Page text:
The average American has yet to encounter new information about the importance of "healthy sperm" and the "male biological clock." That is because basic medical knowledge about how men matter when it comes to reproductive outcomes, from miscarriages to childhood illnesses, has only recently begun to be produced. This gap in knowledge about men is only more glaring when one considers the enormous efforts to understand and treat women’s reproductive bodies over the past century.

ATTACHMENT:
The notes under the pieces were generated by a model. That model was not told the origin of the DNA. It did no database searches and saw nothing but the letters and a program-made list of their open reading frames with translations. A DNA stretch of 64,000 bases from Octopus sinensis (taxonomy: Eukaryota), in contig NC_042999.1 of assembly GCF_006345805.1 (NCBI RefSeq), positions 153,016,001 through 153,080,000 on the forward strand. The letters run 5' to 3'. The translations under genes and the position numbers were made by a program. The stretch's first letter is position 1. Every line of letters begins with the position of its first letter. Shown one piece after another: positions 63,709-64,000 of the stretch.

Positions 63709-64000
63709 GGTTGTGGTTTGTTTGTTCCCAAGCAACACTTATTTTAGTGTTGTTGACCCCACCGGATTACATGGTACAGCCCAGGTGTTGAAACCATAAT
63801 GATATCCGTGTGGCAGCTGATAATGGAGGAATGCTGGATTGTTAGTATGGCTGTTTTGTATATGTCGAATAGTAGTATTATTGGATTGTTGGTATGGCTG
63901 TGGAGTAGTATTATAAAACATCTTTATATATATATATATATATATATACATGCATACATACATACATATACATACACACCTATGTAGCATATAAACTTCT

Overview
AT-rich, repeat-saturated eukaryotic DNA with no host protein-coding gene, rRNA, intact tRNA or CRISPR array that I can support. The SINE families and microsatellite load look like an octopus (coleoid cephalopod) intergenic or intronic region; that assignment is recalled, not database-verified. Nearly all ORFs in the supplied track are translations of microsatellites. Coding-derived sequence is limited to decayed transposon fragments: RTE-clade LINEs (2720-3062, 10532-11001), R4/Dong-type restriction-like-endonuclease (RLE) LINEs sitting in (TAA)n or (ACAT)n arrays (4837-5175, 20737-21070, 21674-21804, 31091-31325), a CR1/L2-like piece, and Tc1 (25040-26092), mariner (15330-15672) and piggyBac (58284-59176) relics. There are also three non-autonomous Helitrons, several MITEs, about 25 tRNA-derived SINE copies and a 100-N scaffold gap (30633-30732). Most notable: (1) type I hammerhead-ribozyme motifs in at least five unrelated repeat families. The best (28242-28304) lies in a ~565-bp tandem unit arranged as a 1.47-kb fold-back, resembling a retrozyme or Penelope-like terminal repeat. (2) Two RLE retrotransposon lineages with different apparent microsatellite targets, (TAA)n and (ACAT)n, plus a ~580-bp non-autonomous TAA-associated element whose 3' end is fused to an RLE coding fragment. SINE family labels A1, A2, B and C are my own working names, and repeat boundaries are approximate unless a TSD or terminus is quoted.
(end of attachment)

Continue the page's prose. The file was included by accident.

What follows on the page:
GUYnecology asks: What took so long? Why are biomedical researchers only now asking questions about how men's age and bodily health affect reproductive outcomes? Weaving together historical materials and qualitative interviews, Rene Almeling examines the history of medical knowledge-making about men's reproductive health and its consequences for individuals. From a failed nineteenth-century effort to launch a medical specialty called andrology to the contemporary science of paternal effects, a lack of medical specialization around men's reproductive bodies has resulted in obliviousness about men's role in reproductive outcomes. Sifting through media messages and analyzing the stories of individual men and women, Almeling demonstrates how this historical gap in attention shapes reproductive politics today.